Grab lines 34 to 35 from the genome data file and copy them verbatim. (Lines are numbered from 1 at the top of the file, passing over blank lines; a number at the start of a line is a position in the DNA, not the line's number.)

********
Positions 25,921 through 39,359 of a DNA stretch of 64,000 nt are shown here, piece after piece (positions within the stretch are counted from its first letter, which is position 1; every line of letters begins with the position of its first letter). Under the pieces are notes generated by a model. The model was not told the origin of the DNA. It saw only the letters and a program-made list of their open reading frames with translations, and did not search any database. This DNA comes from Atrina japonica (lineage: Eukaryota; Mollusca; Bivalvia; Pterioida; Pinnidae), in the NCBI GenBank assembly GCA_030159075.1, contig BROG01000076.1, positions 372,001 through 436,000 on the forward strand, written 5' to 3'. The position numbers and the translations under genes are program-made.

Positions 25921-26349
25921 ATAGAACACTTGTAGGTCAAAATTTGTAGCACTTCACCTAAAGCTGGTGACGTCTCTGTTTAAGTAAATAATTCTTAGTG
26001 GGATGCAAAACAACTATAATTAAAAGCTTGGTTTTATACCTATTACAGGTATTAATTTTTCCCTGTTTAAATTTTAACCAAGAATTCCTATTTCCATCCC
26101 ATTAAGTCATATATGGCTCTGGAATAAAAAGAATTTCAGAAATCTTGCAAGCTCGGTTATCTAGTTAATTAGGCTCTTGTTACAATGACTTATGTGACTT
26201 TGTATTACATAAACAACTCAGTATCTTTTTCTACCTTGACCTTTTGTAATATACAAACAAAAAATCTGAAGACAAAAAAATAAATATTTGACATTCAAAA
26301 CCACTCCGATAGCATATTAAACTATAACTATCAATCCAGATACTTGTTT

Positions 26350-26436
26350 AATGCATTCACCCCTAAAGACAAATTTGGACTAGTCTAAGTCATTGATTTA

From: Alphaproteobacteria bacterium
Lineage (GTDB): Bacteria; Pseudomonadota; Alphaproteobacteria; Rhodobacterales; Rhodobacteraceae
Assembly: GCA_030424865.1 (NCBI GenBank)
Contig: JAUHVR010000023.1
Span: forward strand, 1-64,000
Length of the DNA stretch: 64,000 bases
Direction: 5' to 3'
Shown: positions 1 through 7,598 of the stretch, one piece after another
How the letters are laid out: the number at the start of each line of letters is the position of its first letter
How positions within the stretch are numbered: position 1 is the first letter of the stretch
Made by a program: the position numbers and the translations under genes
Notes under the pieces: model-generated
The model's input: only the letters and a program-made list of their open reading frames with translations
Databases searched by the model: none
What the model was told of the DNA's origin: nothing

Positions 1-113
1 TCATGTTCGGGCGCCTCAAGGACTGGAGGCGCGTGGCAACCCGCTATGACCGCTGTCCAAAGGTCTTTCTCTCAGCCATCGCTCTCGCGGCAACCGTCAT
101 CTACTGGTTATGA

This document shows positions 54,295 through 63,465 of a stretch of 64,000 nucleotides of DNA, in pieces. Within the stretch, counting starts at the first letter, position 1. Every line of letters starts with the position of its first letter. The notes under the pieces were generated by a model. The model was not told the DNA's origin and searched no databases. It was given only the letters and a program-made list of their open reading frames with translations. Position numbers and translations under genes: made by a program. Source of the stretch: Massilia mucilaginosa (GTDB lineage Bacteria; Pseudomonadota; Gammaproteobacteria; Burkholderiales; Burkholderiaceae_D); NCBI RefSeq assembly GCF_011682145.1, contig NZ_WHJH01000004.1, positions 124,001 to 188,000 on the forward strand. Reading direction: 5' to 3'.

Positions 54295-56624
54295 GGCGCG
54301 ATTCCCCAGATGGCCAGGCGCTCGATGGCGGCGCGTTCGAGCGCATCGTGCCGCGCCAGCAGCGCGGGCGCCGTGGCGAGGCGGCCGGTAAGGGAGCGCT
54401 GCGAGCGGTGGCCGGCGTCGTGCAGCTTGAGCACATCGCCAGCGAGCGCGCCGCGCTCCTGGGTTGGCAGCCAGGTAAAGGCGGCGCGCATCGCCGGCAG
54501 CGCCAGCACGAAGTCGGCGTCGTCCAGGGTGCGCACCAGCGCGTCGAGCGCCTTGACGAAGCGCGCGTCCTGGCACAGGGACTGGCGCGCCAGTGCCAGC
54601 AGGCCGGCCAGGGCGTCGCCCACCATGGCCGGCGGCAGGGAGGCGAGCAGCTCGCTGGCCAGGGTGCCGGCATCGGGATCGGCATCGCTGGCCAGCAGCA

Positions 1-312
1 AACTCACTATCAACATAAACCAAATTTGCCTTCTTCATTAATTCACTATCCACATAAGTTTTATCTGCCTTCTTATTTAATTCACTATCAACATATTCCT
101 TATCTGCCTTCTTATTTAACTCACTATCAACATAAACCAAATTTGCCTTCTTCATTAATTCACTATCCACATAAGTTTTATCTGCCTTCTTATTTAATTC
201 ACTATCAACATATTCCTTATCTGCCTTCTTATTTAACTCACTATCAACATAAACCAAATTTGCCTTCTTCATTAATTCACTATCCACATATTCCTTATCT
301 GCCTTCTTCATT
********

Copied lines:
54601 AGGCCGGCCAGGGCGTCGCCCACCATGGCCGGCGGCAGGGAGGCGAGCAGCTCGCTGGCCAGGGTGCCGGCATCGGGATCGGCATCGCTGGCCAGCAGCA

Positions 1-312